The evidence I am overly tired from a long stretch of shifts appears when I swipe a brush
photo: jparadisi 2011
across my eyelid and it is the wrong color. Yeah, I wear makeup to work. I can’t do Nurse Jackie’s bare face and aerodynamic haircut. Nurse Jackie goes for a stripped down, ready for battle look, but to me, she’s given up from battle fatigue. I feel my patients deserve a nurse looking like she expects to have a good day, even if I am more than a little tired.
More than a little tired caused dipping the brush into the wrong color of the eye shadow palette. I look in the bathroom mirror expecting to see a neutral shade of taupe. Instead, a blue eyelid blinks back at me. I’m not talking about Mimi Bobeck blue eye shadow. Even at 5:45 in the morning, and bone tired, I have better fashion sense than that. The blue eye shadow I own is a silvery grey hue called gunmetal. It’s pretty. I wear it for special evening events and gallery openings, but it’s a little dramatic for work. There isn’t enough time to redo it and be on time, so I brush it on the other lid, minimize the eyeliner, and add only a light coat of mascara. A pale shade of lip gloss and I am out the door.
At work my coworkers look at my face a beat longer than usual, letting me know they notice the blue eye shadow without mentioning it. I have no idea what they think, because Oregonians are nothing if not polite.
Where I work, nurses wear surgical masks while inserting Huber (non-coring) needles into a patient’s chest to access his or her port. We are busy this shift, and over and over again I wear off my make up by putting on and taking off the masks, accessing ports. I began to think that Nurse Jackie is right. Why not skip the make up and sleep in an extra fifteen minutes? It doesn’t stay on anyway. Why bother?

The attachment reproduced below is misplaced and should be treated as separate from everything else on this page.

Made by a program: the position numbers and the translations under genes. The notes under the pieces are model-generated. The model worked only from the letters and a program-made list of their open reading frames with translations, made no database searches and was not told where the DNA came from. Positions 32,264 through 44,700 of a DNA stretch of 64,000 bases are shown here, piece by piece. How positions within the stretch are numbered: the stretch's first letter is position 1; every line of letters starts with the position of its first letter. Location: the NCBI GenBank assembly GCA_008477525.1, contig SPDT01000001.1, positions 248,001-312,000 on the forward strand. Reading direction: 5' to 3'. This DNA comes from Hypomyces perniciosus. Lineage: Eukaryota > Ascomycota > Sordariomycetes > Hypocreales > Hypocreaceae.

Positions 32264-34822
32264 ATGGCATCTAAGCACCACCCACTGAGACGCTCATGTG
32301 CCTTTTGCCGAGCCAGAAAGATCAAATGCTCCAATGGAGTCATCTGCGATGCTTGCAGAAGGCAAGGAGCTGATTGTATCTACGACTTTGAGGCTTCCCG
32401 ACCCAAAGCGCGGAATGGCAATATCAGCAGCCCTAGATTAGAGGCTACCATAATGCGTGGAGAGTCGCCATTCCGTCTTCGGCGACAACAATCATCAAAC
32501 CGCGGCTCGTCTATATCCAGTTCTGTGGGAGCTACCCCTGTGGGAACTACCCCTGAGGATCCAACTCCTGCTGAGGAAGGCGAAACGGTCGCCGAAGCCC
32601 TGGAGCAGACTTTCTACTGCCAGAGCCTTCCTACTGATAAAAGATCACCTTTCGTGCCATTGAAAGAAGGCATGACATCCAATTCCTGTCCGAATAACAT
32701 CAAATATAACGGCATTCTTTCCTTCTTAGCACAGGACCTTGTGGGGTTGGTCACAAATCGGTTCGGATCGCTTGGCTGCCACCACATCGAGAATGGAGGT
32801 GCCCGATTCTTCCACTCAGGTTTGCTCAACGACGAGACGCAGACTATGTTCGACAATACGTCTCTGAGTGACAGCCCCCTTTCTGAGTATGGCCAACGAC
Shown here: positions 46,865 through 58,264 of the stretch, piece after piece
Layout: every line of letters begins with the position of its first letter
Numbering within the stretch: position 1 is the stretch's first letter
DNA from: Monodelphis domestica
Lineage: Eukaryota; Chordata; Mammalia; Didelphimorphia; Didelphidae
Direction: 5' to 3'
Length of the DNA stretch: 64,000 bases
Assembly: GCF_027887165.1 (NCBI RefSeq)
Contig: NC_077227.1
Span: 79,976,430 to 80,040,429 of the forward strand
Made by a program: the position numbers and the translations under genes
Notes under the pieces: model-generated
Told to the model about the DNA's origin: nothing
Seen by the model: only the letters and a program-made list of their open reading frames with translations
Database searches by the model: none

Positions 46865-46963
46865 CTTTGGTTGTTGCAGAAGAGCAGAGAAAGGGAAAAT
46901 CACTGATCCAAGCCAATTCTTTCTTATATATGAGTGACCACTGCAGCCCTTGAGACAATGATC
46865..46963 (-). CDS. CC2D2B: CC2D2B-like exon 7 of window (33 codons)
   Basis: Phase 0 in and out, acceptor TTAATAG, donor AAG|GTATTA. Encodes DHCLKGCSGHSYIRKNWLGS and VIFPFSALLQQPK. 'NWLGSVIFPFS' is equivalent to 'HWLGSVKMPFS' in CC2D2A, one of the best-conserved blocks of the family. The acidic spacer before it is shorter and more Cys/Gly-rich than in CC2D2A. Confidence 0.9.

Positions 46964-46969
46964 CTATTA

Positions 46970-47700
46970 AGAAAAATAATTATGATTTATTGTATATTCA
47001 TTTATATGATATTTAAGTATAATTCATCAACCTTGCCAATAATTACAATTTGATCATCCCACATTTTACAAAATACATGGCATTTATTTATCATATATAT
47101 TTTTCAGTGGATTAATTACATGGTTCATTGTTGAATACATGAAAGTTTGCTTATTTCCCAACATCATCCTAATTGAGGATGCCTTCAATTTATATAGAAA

My last patient of the shift is an elderly woman, arriving for her appointment too weak to stand. I help her from a wheelchair onto the bed, and adjust its head to a comfortable angle. She is pale, and tired. Beyond the window behind her a September breeze shakes leaves off of the trees which line the street. Her fragility is that of an autumn leaf.
I gather the sterile supplies needed to access her port. I don the surgical mask and she is wearing one too, so she doesn’t breathe her own germs onto the access site after I swab it clean. I look down into her masked face. Her eyes look up into mine, and I see that she is wearing gunmetal blue eye shadow on her eyelids too.